20. Amy says:

    If anybody has any photographs, slides or negatives they would like to recycle, I would love to turn them into art projects and use them as teaching resources for photography students of mine, email me at :

  21. Fakeer says:

    once you are done with digitally archiving as needed, you can either get artsy with them or relegate them to the landfill. It is the only responsible thing to do because even if protected within plastic sleeves, film tends to disintegrate and shed chemicals. It is not a simple plastic like HDPA etc. The landfill may not appeal to those environmentally concious but it is the only stopgap until we find a way to use complex garbage as raw material.

  22. Susan L. Quinn says:

    I had a feeling that some very artistic individuals would find some value in old negatives. Thus, if one of you would like to acquire 30 years worth of family memories, I will hang on to them even though my daughter is insisting that I throw them in the trash.

  23. Patricia says:

    I’m a genealogist. I would never destroy family negatives. I keep them in archival safe photo pages. However, I have TONS of scenery, wildlife, ect ect mostly mistakes. Overexposed, cut off heads, whatever. These are the things I’m getting rid of and want to recycle or upcycle, what ever way you want to look at it. There is no sense and no room to keep negs of stuff you can’t identify or were errors. I’m opting for a lampshade at the moment. Thanks for all the ideas.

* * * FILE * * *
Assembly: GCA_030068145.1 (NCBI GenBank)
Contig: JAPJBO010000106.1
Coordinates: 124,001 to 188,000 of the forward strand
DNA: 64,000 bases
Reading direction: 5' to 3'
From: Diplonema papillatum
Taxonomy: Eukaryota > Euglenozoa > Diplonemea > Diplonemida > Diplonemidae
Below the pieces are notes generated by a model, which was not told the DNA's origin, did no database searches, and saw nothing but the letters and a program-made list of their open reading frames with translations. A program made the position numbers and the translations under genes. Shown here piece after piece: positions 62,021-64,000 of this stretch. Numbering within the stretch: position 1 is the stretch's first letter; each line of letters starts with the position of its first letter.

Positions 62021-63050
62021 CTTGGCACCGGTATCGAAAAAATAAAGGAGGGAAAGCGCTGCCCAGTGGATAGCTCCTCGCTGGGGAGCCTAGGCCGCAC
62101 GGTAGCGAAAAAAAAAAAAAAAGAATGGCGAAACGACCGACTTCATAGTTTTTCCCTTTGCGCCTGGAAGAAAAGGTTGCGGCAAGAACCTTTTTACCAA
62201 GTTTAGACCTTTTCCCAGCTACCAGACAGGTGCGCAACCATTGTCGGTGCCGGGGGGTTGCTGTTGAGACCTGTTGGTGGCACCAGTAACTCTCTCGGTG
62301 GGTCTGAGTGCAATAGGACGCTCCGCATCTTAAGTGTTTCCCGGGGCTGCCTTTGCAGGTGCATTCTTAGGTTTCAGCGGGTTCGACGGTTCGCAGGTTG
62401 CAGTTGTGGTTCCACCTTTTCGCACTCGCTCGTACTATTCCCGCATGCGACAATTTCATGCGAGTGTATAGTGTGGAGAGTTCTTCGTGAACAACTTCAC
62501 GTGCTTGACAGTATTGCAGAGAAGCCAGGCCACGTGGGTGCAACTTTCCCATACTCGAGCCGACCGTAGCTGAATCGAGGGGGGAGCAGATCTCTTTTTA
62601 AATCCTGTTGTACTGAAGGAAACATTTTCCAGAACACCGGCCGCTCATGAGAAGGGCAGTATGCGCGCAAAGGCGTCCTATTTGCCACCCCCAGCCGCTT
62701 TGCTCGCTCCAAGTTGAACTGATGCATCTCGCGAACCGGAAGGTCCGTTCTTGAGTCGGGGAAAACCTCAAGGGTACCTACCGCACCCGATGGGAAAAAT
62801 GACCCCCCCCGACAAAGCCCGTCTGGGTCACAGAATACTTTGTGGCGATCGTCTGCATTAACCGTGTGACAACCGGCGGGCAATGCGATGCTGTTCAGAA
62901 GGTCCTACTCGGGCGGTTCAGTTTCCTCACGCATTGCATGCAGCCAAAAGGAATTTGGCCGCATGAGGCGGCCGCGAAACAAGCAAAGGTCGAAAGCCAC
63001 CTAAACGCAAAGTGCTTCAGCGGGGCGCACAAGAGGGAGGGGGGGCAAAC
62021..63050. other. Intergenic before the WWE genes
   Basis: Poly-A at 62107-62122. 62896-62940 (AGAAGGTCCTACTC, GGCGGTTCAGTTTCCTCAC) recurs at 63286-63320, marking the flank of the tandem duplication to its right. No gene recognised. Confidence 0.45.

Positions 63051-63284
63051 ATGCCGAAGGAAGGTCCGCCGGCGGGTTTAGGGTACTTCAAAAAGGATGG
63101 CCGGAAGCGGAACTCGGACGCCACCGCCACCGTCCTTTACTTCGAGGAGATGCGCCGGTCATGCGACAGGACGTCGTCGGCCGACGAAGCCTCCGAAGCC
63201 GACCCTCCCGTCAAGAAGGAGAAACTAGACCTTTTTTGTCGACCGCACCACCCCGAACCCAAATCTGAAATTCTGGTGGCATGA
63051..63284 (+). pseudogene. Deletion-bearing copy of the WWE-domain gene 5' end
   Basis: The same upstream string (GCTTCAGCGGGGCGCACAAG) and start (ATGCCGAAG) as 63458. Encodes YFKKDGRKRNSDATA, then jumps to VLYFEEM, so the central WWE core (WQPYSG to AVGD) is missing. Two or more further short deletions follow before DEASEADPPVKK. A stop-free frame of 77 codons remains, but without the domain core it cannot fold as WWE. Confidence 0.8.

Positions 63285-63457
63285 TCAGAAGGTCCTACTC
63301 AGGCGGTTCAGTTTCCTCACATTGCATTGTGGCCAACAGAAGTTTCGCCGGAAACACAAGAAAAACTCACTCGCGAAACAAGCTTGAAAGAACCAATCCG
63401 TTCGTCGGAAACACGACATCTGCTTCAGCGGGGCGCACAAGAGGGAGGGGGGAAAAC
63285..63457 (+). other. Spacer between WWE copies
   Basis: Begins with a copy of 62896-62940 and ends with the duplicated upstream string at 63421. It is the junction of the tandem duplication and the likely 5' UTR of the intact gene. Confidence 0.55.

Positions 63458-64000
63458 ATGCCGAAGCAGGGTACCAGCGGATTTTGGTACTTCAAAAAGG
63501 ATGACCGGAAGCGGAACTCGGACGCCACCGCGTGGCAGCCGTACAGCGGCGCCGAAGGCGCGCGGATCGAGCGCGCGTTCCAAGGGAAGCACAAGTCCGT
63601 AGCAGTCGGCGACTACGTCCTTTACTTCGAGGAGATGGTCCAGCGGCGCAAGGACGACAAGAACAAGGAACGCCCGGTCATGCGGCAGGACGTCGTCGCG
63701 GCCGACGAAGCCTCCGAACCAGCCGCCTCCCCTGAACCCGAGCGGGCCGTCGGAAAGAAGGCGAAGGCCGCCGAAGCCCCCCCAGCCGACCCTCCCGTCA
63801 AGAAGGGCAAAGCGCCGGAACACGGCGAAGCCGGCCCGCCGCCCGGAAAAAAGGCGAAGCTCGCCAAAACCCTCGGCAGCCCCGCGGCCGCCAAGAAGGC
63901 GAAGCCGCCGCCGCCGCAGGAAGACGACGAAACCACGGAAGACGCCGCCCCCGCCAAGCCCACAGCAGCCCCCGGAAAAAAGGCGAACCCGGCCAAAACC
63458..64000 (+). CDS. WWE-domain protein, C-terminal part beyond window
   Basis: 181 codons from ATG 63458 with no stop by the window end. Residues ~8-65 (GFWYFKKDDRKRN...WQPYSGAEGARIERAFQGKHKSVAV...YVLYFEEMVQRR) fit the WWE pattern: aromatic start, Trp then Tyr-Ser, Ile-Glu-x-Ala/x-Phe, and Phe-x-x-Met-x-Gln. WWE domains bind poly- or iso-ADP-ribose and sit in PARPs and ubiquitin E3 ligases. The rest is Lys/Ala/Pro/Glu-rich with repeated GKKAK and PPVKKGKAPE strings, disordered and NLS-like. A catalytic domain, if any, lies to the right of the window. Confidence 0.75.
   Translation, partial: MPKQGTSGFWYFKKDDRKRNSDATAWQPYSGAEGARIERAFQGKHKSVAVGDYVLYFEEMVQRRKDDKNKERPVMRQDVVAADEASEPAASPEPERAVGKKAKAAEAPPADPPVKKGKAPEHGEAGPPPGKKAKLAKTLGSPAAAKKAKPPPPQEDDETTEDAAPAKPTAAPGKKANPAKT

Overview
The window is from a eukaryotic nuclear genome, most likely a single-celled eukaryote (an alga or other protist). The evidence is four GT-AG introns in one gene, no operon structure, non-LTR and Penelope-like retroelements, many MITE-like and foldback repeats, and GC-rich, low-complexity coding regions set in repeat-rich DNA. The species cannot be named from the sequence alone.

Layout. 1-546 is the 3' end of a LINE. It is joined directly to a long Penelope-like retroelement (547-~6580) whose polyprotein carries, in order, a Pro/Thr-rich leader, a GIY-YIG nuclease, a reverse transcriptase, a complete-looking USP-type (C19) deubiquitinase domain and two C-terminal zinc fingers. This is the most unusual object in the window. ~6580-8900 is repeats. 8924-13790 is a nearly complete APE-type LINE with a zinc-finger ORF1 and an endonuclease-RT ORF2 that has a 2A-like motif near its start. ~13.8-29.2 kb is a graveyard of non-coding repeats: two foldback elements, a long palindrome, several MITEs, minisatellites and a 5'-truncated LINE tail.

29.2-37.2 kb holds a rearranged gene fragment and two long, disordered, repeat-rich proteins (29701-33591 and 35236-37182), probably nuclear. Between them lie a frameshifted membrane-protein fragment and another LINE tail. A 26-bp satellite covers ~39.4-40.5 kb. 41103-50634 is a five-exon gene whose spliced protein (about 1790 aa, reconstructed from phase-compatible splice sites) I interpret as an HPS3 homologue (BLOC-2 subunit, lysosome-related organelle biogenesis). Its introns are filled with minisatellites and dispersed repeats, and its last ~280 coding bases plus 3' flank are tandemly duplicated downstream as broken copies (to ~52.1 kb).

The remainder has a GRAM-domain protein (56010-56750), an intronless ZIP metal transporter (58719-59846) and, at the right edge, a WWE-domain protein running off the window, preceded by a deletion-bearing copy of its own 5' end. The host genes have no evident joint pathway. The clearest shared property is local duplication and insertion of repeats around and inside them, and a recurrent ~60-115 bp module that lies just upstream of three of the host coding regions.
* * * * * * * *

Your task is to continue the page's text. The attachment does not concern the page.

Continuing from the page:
24. Barbara says:

    I saw on Pinterest that old negatives were modge podged onto a clear vase. A flameless candle placed inside which made a very neat looking votive! I think I may try it!

  25. deirdre says:

    Do I need to protect my negatives from direct sunlight if I want to make a curtain; just thinking of the chemical comments… is it safe to use as a curtain?

  26. Beth says:

    I collect old negatives and photographs so if anyone is thinking of disposing of them, i’d love to take them off you :) x

  27. Julia says:

    I obtained negatives from a printing company I worked for which is now closed. They aren’t of photo images. They were used for envelopes. So they are all businesses addresses. I have realized that the pay out is minimal to have the sliver reclaimed. Any ideas on what I can do with these? They are nothing like the 35mm film. They are just black with the image clear.